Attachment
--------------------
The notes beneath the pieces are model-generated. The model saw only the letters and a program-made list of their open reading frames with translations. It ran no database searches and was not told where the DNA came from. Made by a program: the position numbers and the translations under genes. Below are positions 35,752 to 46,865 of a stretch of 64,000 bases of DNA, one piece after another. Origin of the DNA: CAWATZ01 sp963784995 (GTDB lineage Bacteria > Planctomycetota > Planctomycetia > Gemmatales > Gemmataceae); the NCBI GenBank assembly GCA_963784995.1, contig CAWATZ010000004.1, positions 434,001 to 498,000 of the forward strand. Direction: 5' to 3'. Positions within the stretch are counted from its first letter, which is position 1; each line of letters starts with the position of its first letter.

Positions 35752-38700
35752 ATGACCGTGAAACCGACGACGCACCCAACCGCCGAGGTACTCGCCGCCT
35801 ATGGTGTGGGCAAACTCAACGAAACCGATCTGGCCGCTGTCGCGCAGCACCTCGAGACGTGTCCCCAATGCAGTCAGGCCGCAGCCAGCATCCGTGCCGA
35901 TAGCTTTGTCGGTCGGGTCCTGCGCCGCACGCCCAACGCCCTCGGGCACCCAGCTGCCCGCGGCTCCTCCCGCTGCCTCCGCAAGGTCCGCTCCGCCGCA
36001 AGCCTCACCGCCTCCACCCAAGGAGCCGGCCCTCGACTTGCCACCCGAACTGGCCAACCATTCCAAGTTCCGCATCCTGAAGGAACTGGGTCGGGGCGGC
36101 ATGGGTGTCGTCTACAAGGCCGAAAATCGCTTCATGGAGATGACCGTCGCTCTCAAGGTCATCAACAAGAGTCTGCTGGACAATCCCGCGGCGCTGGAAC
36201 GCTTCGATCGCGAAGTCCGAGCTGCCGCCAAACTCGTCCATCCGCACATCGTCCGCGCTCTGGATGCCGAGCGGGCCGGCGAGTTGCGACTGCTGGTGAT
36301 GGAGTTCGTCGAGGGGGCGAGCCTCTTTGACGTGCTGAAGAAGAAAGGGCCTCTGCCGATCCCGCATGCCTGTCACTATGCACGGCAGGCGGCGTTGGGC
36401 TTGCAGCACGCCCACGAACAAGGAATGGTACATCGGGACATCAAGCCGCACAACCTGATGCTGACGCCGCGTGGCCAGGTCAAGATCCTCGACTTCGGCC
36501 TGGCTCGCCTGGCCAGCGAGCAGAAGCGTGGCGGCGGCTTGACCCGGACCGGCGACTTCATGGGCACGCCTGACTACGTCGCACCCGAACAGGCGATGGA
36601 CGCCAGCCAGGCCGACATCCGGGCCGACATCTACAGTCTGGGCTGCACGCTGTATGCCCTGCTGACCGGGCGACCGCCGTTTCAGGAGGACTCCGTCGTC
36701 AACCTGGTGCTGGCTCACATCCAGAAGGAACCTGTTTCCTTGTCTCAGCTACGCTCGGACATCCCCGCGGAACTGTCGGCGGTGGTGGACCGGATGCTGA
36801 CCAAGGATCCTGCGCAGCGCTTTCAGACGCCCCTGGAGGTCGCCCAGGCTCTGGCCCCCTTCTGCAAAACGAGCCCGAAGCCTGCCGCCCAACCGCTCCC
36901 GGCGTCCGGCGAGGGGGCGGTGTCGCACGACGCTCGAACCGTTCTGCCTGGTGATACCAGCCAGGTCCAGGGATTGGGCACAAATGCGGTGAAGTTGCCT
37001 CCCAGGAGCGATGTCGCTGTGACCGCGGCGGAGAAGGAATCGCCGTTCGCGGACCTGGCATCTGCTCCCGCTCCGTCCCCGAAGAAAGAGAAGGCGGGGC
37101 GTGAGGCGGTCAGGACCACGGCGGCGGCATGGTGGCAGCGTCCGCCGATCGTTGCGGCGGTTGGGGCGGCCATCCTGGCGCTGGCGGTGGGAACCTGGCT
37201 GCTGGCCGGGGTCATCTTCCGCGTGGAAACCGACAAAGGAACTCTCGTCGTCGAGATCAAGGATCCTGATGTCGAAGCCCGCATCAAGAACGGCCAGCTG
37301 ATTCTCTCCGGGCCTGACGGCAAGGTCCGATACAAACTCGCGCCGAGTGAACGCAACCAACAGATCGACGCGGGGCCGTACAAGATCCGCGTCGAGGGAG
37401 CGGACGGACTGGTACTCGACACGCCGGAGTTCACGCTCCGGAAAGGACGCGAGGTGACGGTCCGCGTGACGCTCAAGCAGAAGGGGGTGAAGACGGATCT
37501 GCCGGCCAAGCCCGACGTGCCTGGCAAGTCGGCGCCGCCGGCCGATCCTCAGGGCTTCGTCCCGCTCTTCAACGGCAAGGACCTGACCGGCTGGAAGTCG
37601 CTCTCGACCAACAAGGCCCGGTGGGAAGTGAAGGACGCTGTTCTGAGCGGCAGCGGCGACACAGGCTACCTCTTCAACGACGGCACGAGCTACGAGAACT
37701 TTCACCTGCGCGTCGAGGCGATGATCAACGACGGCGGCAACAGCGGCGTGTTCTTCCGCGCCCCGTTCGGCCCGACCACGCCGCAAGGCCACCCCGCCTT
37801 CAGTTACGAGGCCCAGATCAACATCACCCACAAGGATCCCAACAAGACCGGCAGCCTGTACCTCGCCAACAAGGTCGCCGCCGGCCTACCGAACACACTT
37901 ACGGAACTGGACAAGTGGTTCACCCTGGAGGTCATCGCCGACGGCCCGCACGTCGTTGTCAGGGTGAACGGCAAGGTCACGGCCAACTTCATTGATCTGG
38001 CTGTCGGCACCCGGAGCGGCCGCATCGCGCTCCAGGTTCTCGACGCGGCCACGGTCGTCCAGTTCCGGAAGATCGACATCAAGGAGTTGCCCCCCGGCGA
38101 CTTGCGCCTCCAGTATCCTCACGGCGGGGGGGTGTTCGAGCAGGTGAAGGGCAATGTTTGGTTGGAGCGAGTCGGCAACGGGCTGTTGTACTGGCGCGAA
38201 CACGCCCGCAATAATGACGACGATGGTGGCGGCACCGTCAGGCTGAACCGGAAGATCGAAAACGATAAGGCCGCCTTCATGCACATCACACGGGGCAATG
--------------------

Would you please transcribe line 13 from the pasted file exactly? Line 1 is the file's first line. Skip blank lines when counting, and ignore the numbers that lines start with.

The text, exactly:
36701 AACCTGGTGCTGGCTCACATCCAGAAGGAACCTGTTTCCTTGTCTCAGCTACGCTCGGACATCCCCGCGGAACTGTCGGCGGTGGTGGACCGGATGCTGA